A/B testing a vital part of email marketing campaigns
The most vital part of running successful email marketing campaigns is doing A/B testing.
It is an essential tool for all marketers to not only improve your emails but get to know your customers better — what kind of images, content, calls to action they engage most with. There are some straight forward reasons why you should be testing your emails.
A/B tests lead to clear direction for teams, eliminate decisions based on opinion, create a consistent path for growth, and overall best in class customer experience.
However, there’s more to testing than just knowing what to test.
Here, we’ll look at four key types of tests, so that you can understand the range of options and pick what works best for you.
Top four types of testing structures for email campaigns
There are four key test types: A/B, Multivariate, Champion vs. Challenger, and Hold Out.
 Understanding A/B testing variations for email marketing
The basic type of A/B testing is when you test just two variations in your email. For example, changing a call to action in your emails.
You might test “Shop Now” vs “Shop the Sale” as the call to action in your email.
This type of test involves a 50/50 split, meaning half of your audience gets each variation. It’s the best type of test to use as a first testing approach for new ideas.
With an A/B test, you don’t want to review metrics too early or make decisions after only one test. It’s the perfect test for determining which of two options works best.
 Email campaigns that require Multivariate Testing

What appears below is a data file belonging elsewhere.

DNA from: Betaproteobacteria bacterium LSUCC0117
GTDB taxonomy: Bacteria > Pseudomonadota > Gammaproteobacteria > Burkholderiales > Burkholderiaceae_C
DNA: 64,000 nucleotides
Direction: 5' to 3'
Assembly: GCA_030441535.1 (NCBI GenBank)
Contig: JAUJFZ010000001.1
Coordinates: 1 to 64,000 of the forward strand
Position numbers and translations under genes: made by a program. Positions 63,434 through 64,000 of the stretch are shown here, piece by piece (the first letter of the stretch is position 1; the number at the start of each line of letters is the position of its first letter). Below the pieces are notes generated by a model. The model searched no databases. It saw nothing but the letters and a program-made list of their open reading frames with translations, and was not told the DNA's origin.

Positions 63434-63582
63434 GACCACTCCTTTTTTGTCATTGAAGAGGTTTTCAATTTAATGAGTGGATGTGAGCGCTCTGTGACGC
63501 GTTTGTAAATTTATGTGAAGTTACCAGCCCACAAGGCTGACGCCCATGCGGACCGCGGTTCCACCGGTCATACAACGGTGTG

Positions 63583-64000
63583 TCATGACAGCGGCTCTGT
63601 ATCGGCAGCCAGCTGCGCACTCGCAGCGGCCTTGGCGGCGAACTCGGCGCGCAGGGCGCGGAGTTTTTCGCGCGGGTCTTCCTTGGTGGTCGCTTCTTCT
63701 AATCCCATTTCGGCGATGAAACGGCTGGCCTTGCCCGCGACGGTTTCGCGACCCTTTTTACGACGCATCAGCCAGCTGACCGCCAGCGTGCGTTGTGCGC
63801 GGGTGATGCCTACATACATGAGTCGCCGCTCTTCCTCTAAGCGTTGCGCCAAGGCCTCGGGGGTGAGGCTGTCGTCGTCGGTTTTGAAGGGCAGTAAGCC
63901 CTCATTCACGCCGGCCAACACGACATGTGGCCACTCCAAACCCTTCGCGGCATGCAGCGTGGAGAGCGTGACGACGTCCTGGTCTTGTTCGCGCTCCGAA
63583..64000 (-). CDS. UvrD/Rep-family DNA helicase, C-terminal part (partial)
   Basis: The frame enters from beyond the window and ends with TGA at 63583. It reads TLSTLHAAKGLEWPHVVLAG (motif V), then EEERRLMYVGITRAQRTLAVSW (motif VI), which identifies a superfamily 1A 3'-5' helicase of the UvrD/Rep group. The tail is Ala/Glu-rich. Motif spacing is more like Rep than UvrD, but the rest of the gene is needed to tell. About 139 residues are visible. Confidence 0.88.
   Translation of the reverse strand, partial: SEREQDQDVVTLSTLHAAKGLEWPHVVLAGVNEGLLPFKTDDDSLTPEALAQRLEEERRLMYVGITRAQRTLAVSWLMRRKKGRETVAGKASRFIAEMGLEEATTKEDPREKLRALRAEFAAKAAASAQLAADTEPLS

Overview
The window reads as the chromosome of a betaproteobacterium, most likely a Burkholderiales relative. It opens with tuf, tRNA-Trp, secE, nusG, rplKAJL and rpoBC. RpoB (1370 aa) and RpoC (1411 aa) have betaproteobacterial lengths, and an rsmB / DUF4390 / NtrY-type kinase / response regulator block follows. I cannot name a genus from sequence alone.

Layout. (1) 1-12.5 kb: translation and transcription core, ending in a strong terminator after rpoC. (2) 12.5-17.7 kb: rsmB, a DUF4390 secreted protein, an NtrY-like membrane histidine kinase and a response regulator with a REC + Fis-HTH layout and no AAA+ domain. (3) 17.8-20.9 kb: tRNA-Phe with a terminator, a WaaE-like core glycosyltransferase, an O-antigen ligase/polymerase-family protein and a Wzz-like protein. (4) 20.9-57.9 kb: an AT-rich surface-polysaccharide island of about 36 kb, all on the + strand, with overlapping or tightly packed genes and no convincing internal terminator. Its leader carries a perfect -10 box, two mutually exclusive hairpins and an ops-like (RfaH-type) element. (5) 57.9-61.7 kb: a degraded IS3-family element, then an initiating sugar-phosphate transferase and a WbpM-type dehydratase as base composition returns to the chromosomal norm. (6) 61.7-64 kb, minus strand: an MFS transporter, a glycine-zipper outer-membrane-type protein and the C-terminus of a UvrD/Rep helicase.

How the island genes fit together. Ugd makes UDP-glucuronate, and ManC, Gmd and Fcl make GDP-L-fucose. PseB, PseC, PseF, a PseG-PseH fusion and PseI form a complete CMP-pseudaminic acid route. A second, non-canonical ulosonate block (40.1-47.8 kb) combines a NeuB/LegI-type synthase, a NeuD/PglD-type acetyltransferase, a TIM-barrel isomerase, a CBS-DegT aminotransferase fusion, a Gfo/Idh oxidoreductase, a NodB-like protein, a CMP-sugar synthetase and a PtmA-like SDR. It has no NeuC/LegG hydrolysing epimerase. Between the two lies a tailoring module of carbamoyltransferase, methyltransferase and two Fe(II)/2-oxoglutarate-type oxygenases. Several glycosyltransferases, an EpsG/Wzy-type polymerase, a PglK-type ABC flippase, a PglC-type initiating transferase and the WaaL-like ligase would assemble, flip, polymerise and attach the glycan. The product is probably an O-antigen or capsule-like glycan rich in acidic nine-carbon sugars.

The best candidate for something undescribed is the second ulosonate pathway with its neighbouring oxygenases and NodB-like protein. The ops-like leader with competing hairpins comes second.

Multivariate Testing involves testing multiple variations to determine which combination of the variations is the most effective. If you’re exhausted by the number of single A/B tests you are running, multivariate can be a great option to enhance your testing.
However, with this test you want to avoid testing multiple KPI success metrics and just focus on a single metric.
This can be a great way to optimize winning elements from prior tests.
 Creating email campaigns and using Champion vs. Challenger testing
This style of testing is a longer-term testing plan. Each winning variation is then run again as the control against a new challenger.
With this test type, it’s important to plan the test period to have breaks for implementation. Since it’s for your long-term strategy, you shouldn’t test during holiday or high seasons as it may skew results.
However, it’s great for ongoing testing of existing experience plus many new ideas.
 Sophisticated email Hold Out testing
Hold Out testing basically involves “holding out” a control group from an email, meaning they are excluded.
Then you can measure the purchases of both groups to better evaluate the value of each group and understand the impact of your marketing.
This type of testing can very effective to better understand incrementally and ROI compared to other test types.
However, it should also be seen as a last resort type of testing and only used on the smallest group possible to avoid leaving money on the table.
A/B testing email marketing examples
A/B Click Test
In this test from Blenders Eyewear, there are two very different visual styles with similar images and calls to action. Version A saw a +33% increase in clicks and a +48% lift in revenue.
A/B Cadence Test
This test looked at email cadence. Variation B — with fewer emails — actually drove a +46% increase in orders.